Rich Communication Services (RCS) is attracting the select attention of mobile network operators as the adoption of IP Multimedia Subsystem (IMS) networks and Voice over LTE (VoLTE) increases. While RCS currently constitutes 32% of the total messaging revenue generated worldwide, ABI Research, the leader in transformative technology innovation market intelligence, expects its share to increase to 72% by 2021. Despite the fact that RCS's global revenue is projected to grow from $23.6 billion in 2015 to $40.1 billion in 2021, the overall global messaging revenue is still on the decline.
"The migration to RCS will no doubt enrich the overall messaging experiences but the implementation of this technology will not be enough to prevent the eminent decline of the global messaging revenue figure, estimated at 4% from 2016 to 2021," says Lian Jye Su, Research Analyst at ABI Research. "RCS could be perceived as a desperate move by mobile operators to protect their messaging revenues as competition from OTT players such as WhatsApp and WeChat intensifies."
The adoption of RCS is not without challenges. One of the most popular smartphones, the iPhone, has no RCS support, nor does Apple intend to provide it as the company has its own proprietary solutions—Facetime and iMessage. At the same time, overall low IMS core network deployment by mobile network operators is limiting RCS adoption. The deployment rate of IMS is currently at 41% globally, mostly due to activity in North Americaand Western Europe. Hence, this is one of the main reasons migration to RCS occurs primarily in those two markets, as RCS requires the deployment of IMS core network.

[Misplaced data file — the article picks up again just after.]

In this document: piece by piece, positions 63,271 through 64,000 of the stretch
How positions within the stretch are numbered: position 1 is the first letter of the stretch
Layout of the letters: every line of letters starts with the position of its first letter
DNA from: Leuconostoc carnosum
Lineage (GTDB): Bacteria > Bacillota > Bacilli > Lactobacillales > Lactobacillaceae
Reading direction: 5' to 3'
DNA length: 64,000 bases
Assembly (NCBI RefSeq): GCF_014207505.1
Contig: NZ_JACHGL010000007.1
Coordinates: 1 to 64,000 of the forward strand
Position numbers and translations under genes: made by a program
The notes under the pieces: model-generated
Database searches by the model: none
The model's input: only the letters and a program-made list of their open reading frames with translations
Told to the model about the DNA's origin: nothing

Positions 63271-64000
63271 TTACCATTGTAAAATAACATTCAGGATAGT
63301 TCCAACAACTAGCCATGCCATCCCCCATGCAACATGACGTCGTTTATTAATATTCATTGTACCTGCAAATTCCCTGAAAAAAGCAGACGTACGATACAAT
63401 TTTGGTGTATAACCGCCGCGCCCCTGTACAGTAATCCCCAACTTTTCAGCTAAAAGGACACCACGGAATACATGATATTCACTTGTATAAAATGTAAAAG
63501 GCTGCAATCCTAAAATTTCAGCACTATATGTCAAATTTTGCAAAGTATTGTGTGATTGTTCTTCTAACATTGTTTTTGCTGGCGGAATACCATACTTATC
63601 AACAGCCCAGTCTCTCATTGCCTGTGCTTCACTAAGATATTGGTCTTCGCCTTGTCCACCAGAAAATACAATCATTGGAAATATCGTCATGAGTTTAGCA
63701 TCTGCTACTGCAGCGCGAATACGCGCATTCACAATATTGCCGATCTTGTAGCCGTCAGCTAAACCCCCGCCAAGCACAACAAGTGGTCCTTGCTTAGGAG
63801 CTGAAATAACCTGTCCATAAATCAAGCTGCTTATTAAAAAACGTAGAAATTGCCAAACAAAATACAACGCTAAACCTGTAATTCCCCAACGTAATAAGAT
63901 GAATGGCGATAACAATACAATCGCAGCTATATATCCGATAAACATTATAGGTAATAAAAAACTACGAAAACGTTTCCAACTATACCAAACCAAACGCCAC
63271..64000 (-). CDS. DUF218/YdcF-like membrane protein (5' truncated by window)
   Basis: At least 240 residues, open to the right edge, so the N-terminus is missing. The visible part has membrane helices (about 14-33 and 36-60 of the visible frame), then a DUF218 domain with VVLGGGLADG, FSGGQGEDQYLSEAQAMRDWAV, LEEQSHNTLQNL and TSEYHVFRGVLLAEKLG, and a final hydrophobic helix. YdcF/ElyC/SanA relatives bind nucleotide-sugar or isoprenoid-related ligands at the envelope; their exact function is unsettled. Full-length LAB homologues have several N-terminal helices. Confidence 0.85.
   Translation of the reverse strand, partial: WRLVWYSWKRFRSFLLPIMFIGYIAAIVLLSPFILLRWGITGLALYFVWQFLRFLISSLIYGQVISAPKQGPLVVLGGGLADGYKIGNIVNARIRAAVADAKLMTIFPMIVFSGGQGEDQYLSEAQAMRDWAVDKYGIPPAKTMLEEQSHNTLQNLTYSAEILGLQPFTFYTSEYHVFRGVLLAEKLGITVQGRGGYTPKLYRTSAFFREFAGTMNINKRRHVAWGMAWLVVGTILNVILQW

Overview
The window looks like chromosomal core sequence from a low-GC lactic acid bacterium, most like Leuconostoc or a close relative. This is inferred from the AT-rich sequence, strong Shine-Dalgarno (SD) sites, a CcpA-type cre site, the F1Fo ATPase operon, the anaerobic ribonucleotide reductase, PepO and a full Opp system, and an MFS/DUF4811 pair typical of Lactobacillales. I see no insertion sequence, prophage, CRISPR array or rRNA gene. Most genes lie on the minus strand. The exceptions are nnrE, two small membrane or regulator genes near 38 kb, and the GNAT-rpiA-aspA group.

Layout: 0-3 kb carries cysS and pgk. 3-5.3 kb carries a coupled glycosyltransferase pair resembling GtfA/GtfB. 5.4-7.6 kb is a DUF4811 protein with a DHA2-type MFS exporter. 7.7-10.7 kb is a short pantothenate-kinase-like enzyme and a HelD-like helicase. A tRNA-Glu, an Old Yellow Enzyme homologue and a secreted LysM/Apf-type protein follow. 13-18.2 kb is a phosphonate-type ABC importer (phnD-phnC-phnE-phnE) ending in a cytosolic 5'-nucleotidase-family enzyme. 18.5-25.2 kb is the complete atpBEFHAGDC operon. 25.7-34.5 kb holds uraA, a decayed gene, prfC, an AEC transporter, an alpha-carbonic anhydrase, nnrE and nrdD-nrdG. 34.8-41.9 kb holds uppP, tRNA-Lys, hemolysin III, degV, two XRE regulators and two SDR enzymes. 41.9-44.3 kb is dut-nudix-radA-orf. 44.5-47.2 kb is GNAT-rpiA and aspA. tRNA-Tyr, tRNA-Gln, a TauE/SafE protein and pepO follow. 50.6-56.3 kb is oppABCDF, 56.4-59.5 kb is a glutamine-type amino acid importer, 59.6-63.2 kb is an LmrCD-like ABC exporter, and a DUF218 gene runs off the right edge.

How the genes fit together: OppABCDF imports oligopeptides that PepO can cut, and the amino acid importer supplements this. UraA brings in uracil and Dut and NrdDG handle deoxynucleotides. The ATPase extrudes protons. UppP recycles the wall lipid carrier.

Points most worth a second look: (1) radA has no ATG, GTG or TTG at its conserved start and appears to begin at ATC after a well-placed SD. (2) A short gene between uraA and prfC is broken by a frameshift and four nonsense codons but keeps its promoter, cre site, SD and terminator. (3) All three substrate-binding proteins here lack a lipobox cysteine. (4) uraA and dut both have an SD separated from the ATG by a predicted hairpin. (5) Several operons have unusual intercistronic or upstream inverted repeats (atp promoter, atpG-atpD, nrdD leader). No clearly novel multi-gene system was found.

Mobile network operators are still not too convinced with the benefits of RCS, but for those who deployed VoLTE and IMS, it is a natural progression for service upgrade. Google, a key proponent of the rival WebRTC technology, recently showed interest in RCS technology through its acquirement of Jibe Mobile. At MWC 2016, Google, along with 19 mobile network operators, spoke out in favor of RCS, but the impact of this announcement remains unclear.
"Given the wide penetration rate of Android, Google's pledge of support for RCS will benefit RCS adoption," concludes Lian Jye. "Having said this, mobile network operators can do only very little to reverse the downward trend of messaging revenue. So, RCS is best to be viewed as a complementary offering to IP-based service rather than a transformative technology capable of bringing mobile operators back in the front of the global messaging race".